Al-Anon Lifer

Anonymous sharings from a long-time member of Al-Anon, which is a safe place to recover from the effects of alcoholism in a friend or relative...

Monday, January 21, 2008

A MOVIE BRINGS IT TO THE FOREFRONT

I watched The Savages yesterday, a movie about grown children stepping up to the plate to take care of their father at the end of his life. The twist was that the father had abused them and, for most of their adult lives, had been estranged. I was touched by their ability to do the "right thing," even though I'm not sure I will be able to do the same when it is my turn.

I started this blog the last time I attempted to see my biological father. He chose not to see me. It is complicated and I don't want to bore you with the details. Let's just say that both my professional counselor and my sponsor told me, at the same time, to emotionally divorce my father. I'm still in that process because it still hurts.

It hurts when your "daddy" leaves you when you're still a little girl. It hurts when he doesn't come to visit you when you're an adult. It hurts when you know he'll probably die before the relationship can be mended because you need to protect yourself from being hurt again and again...

So even though I still feel sometimes like I need to make amends, I am told that I don't, because in so doing I would harm myself. In other words, I don't need to mend a relationship that I did not break. I've tried and tried and tried, and it hasn't worked. I've done my best. I've done enough. It is time to truly let go, to surrender, to leave him in God's hands.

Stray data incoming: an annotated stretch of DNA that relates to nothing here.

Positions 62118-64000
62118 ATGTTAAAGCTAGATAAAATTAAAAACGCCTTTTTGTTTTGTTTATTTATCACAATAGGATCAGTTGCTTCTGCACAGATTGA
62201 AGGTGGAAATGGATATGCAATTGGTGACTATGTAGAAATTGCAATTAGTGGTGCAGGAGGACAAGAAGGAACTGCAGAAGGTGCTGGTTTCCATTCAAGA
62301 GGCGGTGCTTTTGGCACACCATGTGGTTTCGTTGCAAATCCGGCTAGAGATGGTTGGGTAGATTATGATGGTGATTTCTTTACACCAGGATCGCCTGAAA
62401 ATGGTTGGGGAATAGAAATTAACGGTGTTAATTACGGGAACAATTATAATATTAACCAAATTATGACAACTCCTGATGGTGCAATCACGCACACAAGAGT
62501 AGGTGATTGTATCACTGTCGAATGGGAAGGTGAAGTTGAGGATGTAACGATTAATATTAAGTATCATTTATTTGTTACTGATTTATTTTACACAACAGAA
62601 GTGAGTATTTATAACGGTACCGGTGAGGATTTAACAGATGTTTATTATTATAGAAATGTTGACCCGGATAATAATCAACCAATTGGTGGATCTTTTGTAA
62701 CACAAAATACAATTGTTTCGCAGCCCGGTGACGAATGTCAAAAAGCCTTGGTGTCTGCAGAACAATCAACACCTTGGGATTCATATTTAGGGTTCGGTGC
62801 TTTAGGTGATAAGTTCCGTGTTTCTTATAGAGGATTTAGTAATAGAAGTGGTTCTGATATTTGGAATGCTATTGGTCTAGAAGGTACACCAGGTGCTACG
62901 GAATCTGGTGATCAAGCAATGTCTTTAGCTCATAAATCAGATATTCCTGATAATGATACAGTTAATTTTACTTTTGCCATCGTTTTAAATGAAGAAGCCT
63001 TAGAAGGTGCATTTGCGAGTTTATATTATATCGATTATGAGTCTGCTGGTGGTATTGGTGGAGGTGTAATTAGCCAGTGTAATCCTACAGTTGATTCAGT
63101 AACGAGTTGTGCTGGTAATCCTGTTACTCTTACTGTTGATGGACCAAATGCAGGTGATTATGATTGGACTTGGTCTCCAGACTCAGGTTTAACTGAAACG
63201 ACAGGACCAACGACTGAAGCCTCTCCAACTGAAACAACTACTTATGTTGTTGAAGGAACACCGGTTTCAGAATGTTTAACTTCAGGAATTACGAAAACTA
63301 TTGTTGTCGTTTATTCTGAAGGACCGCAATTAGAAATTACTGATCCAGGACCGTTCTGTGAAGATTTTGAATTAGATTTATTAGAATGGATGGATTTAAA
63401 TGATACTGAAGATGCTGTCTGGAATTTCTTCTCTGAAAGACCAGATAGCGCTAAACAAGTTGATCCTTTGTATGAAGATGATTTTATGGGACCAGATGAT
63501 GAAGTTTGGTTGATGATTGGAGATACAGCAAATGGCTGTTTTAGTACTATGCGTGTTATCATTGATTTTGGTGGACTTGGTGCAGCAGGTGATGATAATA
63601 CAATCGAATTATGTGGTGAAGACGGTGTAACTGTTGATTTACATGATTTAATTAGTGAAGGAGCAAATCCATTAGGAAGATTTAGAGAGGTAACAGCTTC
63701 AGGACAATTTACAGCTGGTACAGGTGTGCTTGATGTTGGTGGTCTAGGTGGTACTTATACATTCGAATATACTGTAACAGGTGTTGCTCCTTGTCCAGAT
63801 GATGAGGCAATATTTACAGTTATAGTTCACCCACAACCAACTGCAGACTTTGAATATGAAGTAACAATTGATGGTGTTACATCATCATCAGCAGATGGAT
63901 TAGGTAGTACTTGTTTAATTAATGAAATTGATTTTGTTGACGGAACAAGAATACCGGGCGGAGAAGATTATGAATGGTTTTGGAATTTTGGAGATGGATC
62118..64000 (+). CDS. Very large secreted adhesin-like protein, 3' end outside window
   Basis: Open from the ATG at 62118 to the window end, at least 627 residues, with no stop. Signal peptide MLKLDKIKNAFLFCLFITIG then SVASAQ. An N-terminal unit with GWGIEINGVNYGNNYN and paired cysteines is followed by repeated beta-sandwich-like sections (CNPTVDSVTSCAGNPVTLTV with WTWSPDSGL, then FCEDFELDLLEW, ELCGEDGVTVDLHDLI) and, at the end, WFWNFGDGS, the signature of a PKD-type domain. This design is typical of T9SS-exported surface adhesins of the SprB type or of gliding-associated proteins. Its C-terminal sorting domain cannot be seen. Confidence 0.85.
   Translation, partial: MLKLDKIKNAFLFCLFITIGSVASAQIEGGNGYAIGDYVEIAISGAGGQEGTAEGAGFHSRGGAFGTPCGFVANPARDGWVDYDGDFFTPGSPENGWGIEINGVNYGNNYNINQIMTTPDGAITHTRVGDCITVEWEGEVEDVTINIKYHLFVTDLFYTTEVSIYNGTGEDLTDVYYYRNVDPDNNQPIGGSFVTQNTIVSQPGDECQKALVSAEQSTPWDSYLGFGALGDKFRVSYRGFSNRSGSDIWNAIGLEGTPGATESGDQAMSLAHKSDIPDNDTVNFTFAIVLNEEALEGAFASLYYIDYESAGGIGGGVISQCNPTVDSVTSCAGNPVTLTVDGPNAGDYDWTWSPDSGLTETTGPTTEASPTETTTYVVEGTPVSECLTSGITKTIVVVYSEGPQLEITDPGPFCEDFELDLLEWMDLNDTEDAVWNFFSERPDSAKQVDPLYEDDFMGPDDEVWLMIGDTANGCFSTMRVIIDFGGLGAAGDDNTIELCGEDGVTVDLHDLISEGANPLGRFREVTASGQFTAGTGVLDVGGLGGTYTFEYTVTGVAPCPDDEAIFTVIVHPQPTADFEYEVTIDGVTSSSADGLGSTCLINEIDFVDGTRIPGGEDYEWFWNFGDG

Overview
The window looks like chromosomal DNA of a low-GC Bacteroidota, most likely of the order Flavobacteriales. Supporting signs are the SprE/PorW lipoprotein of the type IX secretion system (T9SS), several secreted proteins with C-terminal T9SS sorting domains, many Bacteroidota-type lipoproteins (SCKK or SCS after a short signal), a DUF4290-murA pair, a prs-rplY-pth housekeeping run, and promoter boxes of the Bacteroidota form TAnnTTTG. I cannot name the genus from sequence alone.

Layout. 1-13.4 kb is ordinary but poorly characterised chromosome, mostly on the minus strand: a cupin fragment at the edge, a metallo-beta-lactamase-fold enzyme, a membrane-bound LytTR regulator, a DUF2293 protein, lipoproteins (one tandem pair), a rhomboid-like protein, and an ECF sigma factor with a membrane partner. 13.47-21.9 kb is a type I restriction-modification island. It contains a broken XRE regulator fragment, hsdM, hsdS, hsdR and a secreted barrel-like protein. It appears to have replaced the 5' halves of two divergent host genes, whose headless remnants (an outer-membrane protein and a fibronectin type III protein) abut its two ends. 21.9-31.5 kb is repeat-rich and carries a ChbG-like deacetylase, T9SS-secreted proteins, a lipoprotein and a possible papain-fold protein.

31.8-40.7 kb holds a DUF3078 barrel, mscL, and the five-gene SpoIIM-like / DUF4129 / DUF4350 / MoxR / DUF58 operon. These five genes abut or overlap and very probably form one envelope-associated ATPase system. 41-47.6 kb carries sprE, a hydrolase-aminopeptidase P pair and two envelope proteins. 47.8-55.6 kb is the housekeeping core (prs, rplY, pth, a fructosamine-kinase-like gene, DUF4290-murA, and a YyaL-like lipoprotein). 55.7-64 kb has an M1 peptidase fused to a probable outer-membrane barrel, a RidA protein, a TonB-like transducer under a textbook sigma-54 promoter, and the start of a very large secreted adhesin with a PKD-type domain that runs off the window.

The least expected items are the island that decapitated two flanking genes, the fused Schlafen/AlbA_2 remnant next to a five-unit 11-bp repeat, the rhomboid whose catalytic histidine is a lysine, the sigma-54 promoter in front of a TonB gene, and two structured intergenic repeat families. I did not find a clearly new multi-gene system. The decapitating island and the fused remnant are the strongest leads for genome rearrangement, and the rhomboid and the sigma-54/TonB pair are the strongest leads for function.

On the other hand, I am willing to help take care of my mother-in-law who loves me despite my character flaws, as well as my aunt who still cares for my grandma at 103. I may also help out with caring for my mom and dad (the man who adopted me) when the time comes. These people have done the best that they could, and for that, I am grateful and willing.

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1 Comments:

At Tuesday, January 22, 2008 9:32:00 PM, Anonymous nanceelee said...

My estranged dad died a long time ago, he was incapable of any parenting most of his life. It's often easier for me to forgive and understand him after his death. I must work on not being angry with my mom, who still lives so much in the dysfunction of being married to an alcoholic for so many years, so many years ago.

I work on this, and I hope things get better for you.

 

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